7.79 For much of conventional medicine it is the large pharmaceutical companies which fund clinical trials. However, in CAM there is very little industry-based research. This is mainly because many CAM remedies are natural products which cannot be patented, and hence companies that research them cannot guarantee that they will benefit financially from the research. Dr Stephen Straus, Director of NCCAM in the USA, explained the situation he has encountered with industry: "There is woefully little investment on the part of private industry. They have yet to discern that there is a financial advantage for them to do so…I am attempting to encourage them to help invest in studies of the effectiveness of their products as well. By and large, they are not doing so" (Q 1712).

7.80 The Wellcome Trust pointed out that, despite the lack of patents on CAM products, industry does make substantial profits in this area, and Wellcome's view is that some of this should be ploughed back into research and development. We agree. They told us: "One interesting matter referred to by Dr Mike Dexter, the Director of the Trust, in his introduction to a workshop on CAM run by the Trust, was an article in The Times just prior to that meeting on 2 March which suggested that £500 million in the United Kingdom was spent on complementary health products. The pharmaceutical industry would spend some 25 to 28 per cent of the money from sales of conventional medicines on research and development. Therefore, one might think that in CAM health products perhaps £150 million a year could be spent on research and development" (Q 1136). With no patent protection available for most of CAM such figures may not be easily obtainable in this area. Nevertheless it should be noted that a Research and Development budget of 5% of commercial turnover on CAM products, if this is indeed £500m per annum, would yield £25m per annum. They also suggested that a new regulatory framework for CAM products might encourage industry to invest in the area: "Legislation such as regulations governing pharmaceutical products would help to promote research into CAM products. Of the three major funders of biomedical research in the United Kingdom in conventional medicine, the pharmaceutical industry is by far the biggest supporter. The Government and charities come lower down the list. We believe that perhaps a look at the legislation and regulation of these products may also have a safety spin-off but also release money for further research and development" (Q 1136).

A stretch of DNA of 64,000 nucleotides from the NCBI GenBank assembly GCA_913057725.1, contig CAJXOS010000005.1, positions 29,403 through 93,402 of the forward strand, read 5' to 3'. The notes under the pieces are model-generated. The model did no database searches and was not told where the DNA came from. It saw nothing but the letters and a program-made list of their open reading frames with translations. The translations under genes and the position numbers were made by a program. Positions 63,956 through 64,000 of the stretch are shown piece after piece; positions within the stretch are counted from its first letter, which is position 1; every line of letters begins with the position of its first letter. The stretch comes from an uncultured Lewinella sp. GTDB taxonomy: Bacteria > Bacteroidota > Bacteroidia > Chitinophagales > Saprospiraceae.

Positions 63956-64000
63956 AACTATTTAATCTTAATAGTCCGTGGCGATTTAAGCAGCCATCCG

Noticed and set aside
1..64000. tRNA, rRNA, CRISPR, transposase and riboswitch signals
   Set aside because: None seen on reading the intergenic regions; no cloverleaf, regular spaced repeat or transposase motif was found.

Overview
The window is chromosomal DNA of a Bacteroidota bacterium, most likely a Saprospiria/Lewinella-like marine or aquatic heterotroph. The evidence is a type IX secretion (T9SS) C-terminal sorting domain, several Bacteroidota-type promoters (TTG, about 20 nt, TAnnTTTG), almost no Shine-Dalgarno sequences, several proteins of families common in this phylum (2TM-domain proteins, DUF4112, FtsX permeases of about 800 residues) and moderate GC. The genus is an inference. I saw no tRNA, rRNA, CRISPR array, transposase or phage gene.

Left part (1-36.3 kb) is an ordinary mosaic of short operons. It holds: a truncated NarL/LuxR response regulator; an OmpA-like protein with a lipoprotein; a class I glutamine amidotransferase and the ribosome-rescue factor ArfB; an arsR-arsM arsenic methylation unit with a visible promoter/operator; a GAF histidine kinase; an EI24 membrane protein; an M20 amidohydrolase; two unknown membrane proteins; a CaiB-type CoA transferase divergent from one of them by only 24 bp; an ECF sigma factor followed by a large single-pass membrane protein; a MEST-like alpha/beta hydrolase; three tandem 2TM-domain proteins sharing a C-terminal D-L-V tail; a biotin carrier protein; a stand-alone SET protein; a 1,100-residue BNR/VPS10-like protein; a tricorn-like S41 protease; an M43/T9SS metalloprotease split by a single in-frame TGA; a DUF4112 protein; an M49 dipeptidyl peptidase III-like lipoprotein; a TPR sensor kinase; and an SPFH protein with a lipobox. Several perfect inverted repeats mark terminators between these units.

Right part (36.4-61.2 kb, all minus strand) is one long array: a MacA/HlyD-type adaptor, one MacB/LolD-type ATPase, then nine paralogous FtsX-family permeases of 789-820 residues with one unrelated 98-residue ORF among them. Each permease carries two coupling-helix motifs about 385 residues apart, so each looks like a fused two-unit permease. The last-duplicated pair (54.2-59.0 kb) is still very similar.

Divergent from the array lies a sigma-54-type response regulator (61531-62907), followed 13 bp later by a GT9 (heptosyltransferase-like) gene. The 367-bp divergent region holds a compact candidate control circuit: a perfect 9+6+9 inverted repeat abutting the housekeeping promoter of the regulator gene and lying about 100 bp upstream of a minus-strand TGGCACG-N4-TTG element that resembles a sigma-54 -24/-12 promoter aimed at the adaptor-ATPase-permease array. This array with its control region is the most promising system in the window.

7.81 We therefore recommend that companies producing products used in CAM should invest more heavily in research and development.

Pump-Priming and Ring-Fencing

7.82 One method of kick-starting research into CAM is to pump-prime or ring-fence research funds. Ring-fenced funds are funds specifically directed into a defined area of research, and are awarded to applications from that area without having to compete with applications submitted from other areas. Pump-priming differs from ring-fencing in that funds are only dedicated to the area for a limited period of time to help develop the infrastructure needed to underpin substantial high-quality research which will then attract more substantial funds.

7.83 The issue of ring-fencing and pump-priming is controversial and the views of our witnesses on this subject were polarised. Several witnesses suggested that without ring-fencing or pump-priming, the research infrastructure for CAM will remain poor, and that bias and lack of expertise (see 5.38 above) on behalf of research proposal referees will continue to prevent grants being awarded in the area, with the result that CAM research will never be adequately supported. However the alternative view, articulated by several other witnesses, is that ring-fencing and pump-priming are inherently unfair, and that research proposals should all be considered on merit. It is further argued that, by designating funds for a specific area, many problems may arise largely due to an imperative to spend funds on research irrespective of its quality or importance.